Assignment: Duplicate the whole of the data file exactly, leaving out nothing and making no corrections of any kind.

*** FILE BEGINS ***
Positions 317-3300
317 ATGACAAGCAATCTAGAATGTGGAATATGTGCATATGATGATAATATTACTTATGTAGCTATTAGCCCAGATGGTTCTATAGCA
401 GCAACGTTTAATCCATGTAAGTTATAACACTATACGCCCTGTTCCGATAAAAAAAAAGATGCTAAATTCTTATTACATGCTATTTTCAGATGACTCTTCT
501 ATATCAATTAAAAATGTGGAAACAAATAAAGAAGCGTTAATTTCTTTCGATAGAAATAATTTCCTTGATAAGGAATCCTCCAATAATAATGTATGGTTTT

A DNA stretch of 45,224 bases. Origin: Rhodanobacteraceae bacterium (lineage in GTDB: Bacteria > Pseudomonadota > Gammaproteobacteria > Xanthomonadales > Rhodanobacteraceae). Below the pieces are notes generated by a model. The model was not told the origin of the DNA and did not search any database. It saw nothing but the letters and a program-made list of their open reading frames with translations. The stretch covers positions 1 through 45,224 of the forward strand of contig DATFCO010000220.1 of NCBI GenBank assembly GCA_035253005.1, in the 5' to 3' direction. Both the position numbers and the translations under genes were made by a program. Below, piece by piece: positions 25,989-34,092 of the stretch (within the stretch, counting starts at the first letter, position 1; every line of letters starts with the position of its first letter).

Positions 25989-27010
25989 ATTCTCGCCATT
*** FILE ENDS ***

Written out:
Positions 317-3300
317 ATGACAAGCAATCTAGAATGTGGAATATGTGCATATGATGATAATATTACTTATGTAGCTATTAGCCCAGATGGTTCTATAGCA
401 GCAACGTTTAATCCATGTAAGTTATAACACTATACGCCCTGTTCCGATAAAAAAAAAGATGCTAAATTCTTATTACATGCTATTTTCAGATGACTCTTCT
501 ATATCAATTAAAAATGTGGAAACAAATAAAGAAGCGTTAATTTCTTTCGATAGAAATAATTTCCTTGATAAGGAATCCTCCAATAATAATGTATGGTTTT

A DNA stretch of 45,224 bases. Origin: Rhodanobacteraceae bacterium (lineage in GTDB: Bacteria > Pseudomonadota > Gammaproteobacteria > Xanthomonadales > Rhodanobacteraceae). Below the pieces are notes generated by a model. The model was not told the origin of the DNA and did not search any database. It saw nothing but the letters and a program-made list of their open reading frames with translations. The stretch covers positions 1 through 45,224 of the forward strand of contig DATFCO010000220.1 of NCBI GenBank assembly GCA_035253005.1, in the 5' to 3' direction. Both the position numbers and the translations under genes were made by a program. Below, piece by piece: positions 25,989-34,092 of the stretch (within the stretch, counting starts at the first letter, position 1; every line of letters starts with the position of its first letter).

Positions 25989-27010
25989 ATTCTCGCCATT